Pressure on household finances has led consumers to trade down to discount retailers and pushed up year-on-year spending in discount stores by 21 per cent, according to Barclaycard.
However, luxury spending is also robust as people use spare cash to treat themselves, leaving only the middle market less attractive to shoppers.
Consumers are making sacrifices to allow themselves the occasional luxury purchase while tightening purse strings the rest of the time, experts have claimed.
High-end spending grew by 6 per cent in March compared to last year; with the average basket spend up almost 9 per cent to £121.
Barclays analysed spending at a selection of around 100 stores – from discount supermarkets to high-end designer clothing brands and food halls of luxury department stores.
Nearly a quarter more transactions were carried out at discount retailers such as Aldi or Lidl than the previous year, according to Barclaycard, which processes nearly half of all the UK’s debit and credit card transactions.
Valerie Soranno Keating, chief executive of Barclaycard, said: “During the economic downturn we saw a notable shift in spending patterns with many consumers ‘trading down’ and focusing on getting value for money. It’s a trend that’s continued into 2014, with discount retailers doing particularly well, and is likely to remain the case until we see meaningful and sustained wage growth.
“Perhaps a little surprisingly, however, we continue to see strong growth in the luxury sector as consumers make sacrifices elsewhere to afford a luxury purchase. This has created a ‘squeezed middle’ of retailers, many of whom are seeing flat or negative growth.”
She added that the huge growth in spending at value retailers and the strong performance in luxury spend was in stark contrast to more muted figures seen elsewhere.
At just 1.1 per cent last month, overall spend growth was below inflation for the first time in six months, while supermarket spend was down 2.6 per cent and department store sales were flat. Some mid-range clothing retailers such as Marks & Spencer, which is expected to report its third consecutive year of falling profit in May, have struggled in recent years, while supermarket giant Tesco is expected to report a 6 per cent fall in annual profit next week, its second straight decline following decades of growth.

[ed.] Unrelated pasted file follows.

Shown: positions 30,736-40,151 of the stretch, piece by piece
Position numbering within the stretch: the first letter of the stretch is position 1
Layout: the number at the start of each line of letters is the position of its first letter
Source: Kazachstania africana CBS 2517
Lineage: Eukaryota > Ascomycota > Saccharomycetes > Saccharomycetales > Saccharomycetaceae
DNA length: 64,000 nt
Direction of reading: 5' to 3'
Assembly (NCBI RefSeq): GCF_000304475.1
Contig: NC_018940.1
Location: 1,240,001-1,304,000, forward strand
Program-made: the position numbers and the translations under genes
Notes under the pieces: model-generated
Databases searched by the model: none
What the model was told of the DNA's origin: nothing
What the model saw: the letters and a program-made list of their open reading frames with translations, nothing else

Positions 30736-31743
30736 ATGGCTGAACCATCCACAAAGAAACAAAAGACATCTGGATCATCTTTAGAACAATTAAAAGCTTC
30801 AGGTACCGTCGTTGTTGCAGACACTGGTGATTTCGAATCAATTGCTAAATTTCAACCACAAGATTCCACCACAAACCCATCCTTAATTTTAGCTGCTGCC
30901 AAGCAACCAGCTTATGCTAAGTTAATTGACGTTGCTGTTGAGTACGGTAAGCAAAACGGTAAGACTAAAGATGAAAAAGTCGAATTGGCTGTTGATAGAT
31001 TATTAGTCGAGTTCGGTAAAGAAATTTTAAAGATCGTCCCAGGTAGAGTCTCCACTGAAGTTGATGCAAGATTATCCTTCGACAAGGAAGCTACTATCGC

“The challenge for those retailers caught in the middle is how to quickly adapt to meet the demand for greater value –whether that’s through the prices they charge, the products they stock or the channels they use,” said Ms Soranno Keating.
Gordon Emslie, a retail specialist at Falkirk-based GNE Consulting, said: “People very much want to keep treating themselves, but they also have a very strong perception of what is value.
“Even in just supermarket terms, you might get people going into Aldi or Lidl – or even Poundland – and spending £1 on a packet of biscuits rather than £1.20 and putting that extra away every time they shop.
“Then at the weekend, they pick up one of the higher-end meal deals at places like Waitrose and Marks & Spencer –where you get two courses and a bottle of wine for £10.”